- Elton John blasts Russia’s anti-gay laws during Moscow concert
- U.N.: Afghanistan slow to enforce law protecting women
- Heart cancels SeaWorld concert after ‘Blackfish’ documentary
- South Carolina sheriff refuses to lower American flag for Nelson Mandela
- South Africans hold day of prayer for Nelson Mandela
- Mandela not on life support in final hours, friend says
- Ukraine protesters topple, decapitate Lenin statue in Kiev
- Kim Jong-un’s uncle removed from North Korean state documentary
- Thailand crisis deepens as opposition quits Parliament
- Campbell Soup apologizes for SpaghettiOs’ Pearl Harbor tweet
Hemsworth: ‘Hunger Games’ violence not gratuitous
LOS ANGELES (AP) - “The Hunger Games” may be about kids who are forced to fight to the death on live TV, but one of its stars, Liam Hemsworth, said the violence in the film isn’t for nothing.
“None of it is glorified and it’s not about that,” said the 22-year-old Australian.
“It’s about kids in a horrible situation and there’s this girl who overcomes it and gives hope to everyone and they come together to do something about it,” he said.
In the PG-13 movie, which opens Friday, Hemsworth plays Gale Hawthorne, the best friend of Katniss Everdeen, portrayed by Jennifer Lawrence. His role in the first “Hunger Games” story is a small one but is more prevalent in the two stories that follow. (They’re based on a best-selling book trilogy by Suzanne Collins.)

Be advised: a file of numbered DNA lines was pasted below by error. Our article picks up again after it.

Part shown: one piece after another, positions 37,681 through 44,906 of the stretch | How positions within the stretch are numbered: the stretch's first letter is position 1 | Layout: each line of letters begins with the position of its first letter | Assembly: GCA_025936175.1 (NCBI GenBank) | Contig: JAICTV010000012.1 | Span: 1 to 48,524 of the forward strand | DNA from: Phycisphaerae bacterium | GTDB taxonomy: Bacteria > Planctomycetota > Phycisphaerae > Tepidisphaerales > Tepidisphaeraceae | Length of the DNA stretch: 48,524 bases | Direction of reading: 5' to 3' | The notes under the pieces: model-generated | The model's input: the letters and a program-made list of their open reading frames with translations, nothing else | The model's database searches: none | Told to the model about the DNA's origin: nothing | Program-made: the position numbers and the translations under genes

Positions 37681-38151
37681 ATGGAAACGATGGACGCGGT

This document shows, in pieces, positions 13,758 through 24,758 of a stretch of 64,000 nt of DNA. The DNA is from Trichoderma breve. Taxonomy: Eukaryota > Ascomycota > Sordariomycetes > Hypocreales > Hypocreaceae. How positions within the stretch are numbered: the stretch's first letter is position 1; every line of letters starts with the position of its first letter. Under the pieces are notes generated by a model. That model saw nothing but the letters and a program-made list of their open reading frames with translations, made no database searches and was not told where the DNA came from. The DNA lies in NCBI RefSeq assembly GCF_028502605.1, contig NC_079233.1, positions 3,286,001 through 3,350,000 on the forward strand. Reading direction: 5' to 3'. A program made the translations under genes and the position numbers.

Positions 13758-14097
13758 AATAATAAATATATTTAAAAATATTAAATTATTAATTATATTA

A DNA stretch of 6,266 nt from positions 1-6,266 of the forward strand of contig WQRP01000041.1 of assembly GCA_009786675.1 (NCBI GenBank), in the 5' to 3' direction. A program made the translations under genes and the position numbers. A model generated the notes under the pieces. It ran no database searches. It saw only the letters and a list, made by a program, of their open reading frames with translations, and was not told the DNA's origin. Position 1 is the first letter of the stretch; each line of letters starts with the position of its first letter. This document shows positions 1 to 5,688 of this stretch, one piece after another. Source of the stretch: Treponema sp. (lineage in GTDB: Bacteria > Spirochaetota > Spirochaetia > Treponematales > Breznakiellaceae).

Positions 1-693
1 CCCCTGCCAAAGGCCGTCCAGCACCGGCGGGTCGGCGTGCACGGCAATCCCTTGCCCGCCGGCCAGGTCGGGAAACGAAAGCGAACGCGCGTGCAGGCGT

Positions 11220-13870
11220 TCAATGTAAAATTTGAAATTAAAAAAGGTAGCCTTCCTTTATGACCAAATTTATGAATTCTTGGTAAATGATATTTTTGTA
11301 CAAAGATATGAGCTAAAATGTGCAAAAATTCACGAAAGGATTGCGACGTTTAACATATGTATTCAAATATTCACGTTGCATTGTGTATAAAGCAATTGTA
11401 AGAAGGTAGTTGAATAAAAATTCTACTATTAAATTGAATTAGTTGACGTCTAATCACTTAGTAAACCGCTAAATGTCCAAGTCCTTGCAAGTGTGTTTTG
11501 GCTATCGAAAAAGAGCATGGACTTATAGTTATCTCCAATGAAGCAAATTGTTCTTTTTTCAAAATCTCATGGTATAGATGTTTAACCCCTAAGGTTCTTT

Hemsworth doesn’t have any fight scenes in the first film but did have to lose “quite a bit of weight” to play a teen living in a poor area who hunts to help feed his family.
He recalled one memorable day off from dieting during filming in North Carolina when he and costar Josh Hutcherson visited a certain fast food chain.
“Josh and I went to Kentucky _ he’s from Kentucky,” Hemsworth said. “We decided to get White Castle, which I’d never had before, and then we played basketball after eating the White Castle and we threw up a little bit so that was interesting.”
“The Hunger Games” also stars Woody Harrelson, Elizabeth Banks, Lenny Kravitz and Donald Sutherland.
Associated Press writer Nicole Evatt contributed to this report.
- Bill OReilly reminds: Nelson Mandela was a communist
- Obama: Hole U.S. 'digging out of' requires billions more in unemployment benefits
- CURL: Obama tells a whopper on IRS scandal
- PRUDEN: British press horrified as London's new mayor dares to proclaim the truth
- Spike in battlefield deaths linked to restrictive rules of engagement
- FENNO: Mike Shanahan's empty words no salve to free-falling Redskins
- Sen. Rand Paul: Supreme Court needs to re-examine Fourth Amendment
- Ezekiel Emanuel: If you want to pay more for your doctor, you can under Obamacare
- Obamas call to close Vatican embassy is 'slap in the face' to Roman Catholics
- Rush Limbaugh: Obama trying to make Mandela death about himself
Independent voices from the The Washington Times Communities
Al Maurer provides a common sense, conservatarian, Constitutional conservative perspective from the battleground state of Colorado
Film Reviews and Articles by Kevin Williams
"Critical thinking is thinking about your thinking while you're thinking in order to make your thinking better." - Dr. Richard Paul
Go beyond tourism's "top 10" bus tour destinations with Susan McKee as she explores the varied history, culture, food, and gardens, of the world.
Let it snow
White House pets gone wild!